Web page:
As with a normal watch, you have your crown on the side to set the time. You also have two additional buttons, one above and one below. The button on the bottom is a select button of sorts. It lets you pull up a digital clock, the date, the weather and scroll through the menu of the watch. From the menu on the display you can set the watches speaker volume, activate the small LED light to help you find a keyhole, turn on Do Not Disturb to silence all notifications, Camera Mode to trigger your phone’s camera, Find My Phone to force your device to ring, along with other setup details.
The top button is a command button that triggers both Siri and Google Now, depending on your device. Yes, the Martian Active line does offer a mic on the right hand side which offers noise cancellation and a fairly loud directional speaker on the left side. Triggering commands gives you all the same abilities you would have with either platforms voice command apps. With Google Now you can send texts, make calls, add appointments, reminders, search direction and everything else Google Now is capable of doing. You do need to wait a few seconds as the trigger isn’t as fast as if you did it directly on your phone, but it works just as well.
The body of the watch is a light weight nylon composite resin case with a screwed on metal plate on the back. 4 screws hold it in placed. Under the plate is where the battery can be replaced for the normal watch aspect of the device. The top glass is a anti-scratch mineral glass and is your typical 42MM diameter with a weight of .5 pounds.
In the case of the Alpha T10, the watch strap is made from a flexible, but thick, silicone. The clasp is made from stainless steel and looks awesome. Other variants of the watch come with a leather strap of sorts to match its body and could be a bit more pleasing to some.
3 Weeks hands-on with the Martian Alpha
Martian was kind enough to ship me over the design of my choice to give it a whirl prior to their launch exclusively at Bloomingdale’s on September 12th. I opted for the Alpha T10 because of its classy look that would be good for both business and for pleasure. I was also drawn to it because of the inner military time aspect. Having a few friends in the military who still tell me times in military time, this has become useful more than a few times. Rather than mentally thinking what time 2100 hours is, I can glance down and know its 9 p.m.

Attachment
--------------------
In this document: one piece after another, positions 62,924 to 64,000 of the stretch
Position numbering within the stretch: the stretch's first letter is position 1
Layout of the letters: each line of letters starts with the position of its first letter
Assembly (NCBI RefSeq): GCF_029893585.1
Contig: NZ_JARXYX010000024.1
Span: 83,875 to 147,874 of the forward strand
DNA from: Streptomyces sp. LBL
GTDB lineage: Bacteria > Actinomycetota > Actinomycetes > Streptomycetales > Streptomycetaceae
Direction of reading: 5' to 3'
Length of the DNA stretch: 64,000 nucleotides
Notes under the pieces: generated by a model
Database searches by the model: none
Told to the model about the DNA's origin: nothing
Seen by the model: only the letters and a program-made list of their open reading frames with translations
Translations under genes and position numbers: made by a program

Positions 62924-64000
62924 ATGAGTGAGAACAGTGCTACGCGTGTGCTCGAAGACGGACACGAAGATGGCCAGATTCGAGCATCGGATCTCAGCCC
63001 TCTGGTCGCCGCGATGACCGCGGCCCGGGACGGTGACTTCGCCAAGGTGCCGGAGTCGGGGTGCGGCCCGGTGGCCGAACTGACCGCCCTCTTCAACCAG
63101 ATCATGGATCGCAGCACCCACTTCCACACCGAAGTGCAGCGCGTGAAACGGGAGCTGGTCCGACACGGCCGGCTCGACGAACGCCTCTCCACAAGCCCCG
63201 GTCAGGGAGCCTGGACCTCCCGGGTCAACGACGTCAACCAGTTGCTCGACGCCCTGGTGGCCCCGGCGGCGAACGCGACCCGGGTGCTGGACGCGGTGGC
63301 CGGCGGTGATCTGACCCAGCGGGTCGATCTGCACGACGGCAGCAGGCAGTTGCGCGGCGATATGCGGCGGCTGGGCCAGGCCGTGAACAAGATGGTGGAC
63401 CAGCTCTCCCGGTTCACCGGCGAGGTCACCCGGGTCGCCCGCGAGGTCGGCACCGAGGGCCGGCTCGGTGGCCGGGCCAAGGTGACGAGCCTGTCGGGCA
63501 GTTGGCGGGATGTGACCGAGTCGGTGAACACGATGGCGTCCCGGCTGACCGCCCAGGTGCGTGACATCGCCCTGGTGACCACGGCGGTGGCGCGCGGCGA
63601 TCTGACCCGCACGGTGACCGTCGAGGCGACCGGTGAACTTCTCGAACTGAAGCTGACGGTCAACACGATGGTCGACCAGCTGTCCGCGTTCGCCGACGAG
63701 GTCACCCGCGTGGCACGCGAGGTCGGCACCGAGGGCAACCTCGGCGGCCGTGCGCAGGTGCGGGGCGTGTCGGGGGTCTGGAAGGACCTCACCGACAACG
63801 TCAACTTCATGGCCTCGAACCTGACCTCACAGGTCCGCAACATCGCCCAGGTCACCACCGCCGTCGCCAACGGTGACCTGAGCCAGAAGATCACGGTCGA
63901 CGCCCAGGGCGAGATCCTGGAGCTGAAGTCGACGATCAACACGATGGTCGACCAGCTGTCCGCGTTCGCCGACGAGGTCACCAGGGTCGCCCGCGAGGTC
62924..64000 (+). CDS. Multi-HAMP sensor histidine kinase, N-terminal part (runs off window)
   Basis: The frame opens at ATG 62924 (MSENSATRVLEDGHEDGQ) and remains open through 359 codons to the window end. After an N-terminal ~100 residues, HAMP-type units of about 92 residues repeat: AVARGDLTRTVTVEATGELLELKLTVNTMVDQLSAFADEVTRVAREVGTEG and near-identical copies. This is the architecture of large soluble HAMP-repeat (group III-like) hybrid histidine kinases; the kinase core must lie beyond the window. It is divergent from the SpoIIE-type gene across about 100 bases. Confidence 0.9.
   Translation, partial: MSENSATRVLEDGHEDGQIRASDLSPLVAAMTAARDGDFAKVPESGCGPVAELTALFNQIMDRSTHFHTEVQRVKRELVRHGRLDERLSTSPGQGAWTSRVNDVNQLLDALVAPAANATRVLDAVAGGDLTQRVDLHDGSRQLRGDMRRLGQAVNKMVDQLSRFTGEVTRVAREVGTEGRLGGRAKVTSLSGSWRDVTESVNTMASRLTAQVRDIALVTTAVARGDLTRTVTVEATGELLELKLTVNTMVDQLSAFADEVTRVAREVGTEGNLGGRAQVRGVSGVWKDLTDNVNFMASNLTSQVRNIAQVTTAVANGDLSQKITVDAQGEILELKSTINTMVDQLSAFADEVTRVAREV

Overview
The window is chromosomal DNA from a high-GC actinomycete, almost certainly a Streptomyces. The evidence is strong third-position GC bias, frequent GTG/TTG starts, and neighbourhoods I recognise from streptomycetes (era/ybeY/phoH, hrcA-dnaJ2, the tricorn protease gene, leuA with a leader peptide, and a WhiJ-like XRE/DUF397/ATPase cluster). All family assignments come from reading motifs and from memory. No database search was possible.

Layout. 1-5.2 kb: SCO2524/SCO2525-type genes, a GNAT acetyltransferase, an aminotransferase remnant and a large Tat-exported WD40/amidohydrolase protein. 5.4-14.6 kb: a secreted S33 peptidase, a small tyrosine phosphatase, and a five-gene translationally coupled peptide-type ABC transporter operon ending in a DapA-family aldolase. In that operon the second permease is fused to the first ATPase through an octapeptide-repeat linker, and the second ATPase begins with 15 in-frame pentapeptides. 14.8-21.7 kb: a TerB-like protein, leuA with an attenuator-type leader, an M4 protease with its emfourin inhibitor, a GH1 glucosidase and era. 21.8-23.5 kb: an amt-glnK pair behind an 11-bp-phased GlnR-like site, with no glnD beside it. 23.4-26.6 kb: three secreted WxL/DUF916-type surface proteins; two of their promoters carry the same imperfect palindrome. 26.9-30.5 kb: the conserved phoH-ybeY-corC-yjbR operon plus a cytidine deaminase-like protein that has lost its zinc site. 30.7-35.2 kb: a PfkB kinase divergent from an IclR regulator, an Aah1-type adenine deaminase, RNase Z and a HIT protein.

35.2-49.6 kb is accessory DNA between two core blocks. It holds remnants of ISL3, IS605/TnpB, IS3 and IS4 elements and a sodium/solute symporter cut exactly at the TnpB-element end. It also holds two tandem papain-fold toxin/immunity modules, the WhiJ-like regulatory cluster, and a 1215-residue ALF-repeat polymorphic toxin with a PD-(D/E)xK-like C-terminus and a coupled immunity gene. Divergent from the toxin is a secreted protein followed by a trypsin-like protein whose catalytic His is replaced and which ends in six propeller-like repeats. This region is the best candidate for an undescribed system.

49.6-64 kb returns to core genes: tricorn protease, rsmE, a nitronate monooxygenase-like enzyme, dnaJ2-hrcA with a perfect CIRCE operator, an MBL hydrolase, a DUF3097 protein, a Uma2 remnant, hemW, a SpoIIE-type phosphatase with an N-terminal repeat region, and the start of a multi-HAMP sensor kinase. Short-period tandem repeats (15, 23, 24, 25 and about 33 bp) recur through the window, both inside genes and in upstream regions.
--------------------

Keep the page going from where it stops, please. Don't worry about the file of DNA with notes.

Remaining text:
As I have used the last two iteration of Martian Watches, I can speak to the improvements the company has made over the years. My biggest gripe on previous models was centered around charging. Martian had recessed the micro USB port behind a rubber grommet that required a longer, and proprietary, charging cable. In the new Active line they have since seated the port closer and it can easily be charged with any micro USB cable you have sitting around. The estimated charge time from 0% to 100% of 2 hours was accurate to my calculations and so was the 5 days of usage. The occasions that I forgot to plug it in weren’t world ending as it charged quickly on commutes or while I was getting ready for work. I could easily plug it in for 45 minutes and get through an entire day without worry.
Pairing the watch is as easy as pairing with any other Bluetooth device. Once you install the app, you run through a few motions and are up and running in less than a minute. Once paired you are free to set it up any way you wish through the Martian app.
Martian also dramatically improved the wrist strap of the watch allowing for removal and changing of the bands at will. The included band, on the Alpha T10, is made from silicone with a stainless steel clasp to keep it on your wrist. The new design also allows for something that the Martian Notifier didn’t, and that is for the watch to actually lay flat. Might be silly to want that ability, but it is worth mentioning.
Over the month of use I experienced very few issues. There was a few times, and I mean like 2 times, that it needed to be plugged into power to turn back on even though it was charged well over 50%. I never did discover the reasoning behind it, but it it happened. The delay between hitting the voice button and the phone connecting to Google Now took a bit of time to get used to. With it active the watch still directs all voice controls through your wrist, so if you are using your phone and tap the mic, or use the Google Now command, you will need to give it a second or so or else your command will only be partly recognized.
The Martian App
The app is what brings you what you want to the OLED. Through the app on your device you can enable, or disable, any and all notifications you desire. I personally keep things simple. I want calls, texts and hangouts. However, you can get email alerts, calendar, alarms, reminders and much more, as you can see in the screenshots below.